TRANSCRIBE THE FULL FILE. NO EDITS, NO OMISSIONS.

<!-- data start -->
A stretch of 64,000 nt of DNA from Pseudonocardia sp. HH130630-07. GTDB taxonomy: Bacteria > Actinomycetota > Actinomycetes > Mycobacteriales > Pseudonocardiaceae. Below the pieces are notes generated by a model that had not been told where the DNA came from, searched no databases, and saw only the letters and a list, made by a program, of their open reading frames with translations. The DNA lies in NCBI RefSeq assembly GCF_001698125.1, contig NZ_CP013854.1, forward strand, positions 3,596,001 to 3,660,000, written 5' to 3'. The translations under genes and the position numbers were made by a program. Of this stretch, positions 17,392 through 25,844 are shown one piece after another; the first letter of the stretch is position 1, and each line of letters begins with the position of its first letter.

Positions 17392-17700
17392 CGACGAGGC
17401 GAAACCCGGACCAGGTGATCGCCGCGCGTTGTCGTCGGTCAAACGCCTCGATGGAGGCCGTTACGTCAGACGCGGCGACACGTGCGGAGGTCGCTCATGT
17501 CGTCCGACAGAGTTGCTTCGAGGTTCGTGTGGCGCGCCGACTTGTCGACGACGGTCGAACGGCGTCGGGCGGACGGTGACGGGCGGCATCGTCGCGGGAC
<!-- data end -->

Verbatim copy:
A stretch of 64,000 nt of DNA from Pseudonocardia sp. HH130630-07. GTDB taxonomy: Bacteria > Actinomycetota > Actinomycetes > Mycobacteriales > Pseudonocardiaceae. Below the pieces are notes generated by a model that had not been told where the DNA came from, searched no databases, and saw only the letters and a list, made by a program, of their open reading frames with translations. The DNA lies in NCBI RefSeq assembly GCF_001698125.1, contig NZ_CP013854.1, forward strand, positions 3,596,001 to 3,660,000, written 5' to 3'. The translations under genes and the position numbers were made by a program. Of this stretch, positions 17,392 through 25,844 are shown one piece after another; the first letter of the stretch is position 1, and each line of letters begins with the position of its first letter.

Positions 17392-17700
17392 CGACGAGGC
17401 GAAACCCGGACCAGGTGATCGCCGCGCGTTGTCGTCGGTCAAACGCCTCGATGGAGGCCGTTACGTCAGACGCGGCGACACGTGCGGAGGTCGCTCATGT
17501 CGTCCGACAGAGTTGCTTCGAGGTTCGTGTGGCGCGCCGACTTGTCGACGACGGTCGAACGGCGTCGGGCGGACGGTGACGGGCGGCATCGTCGCGGGAC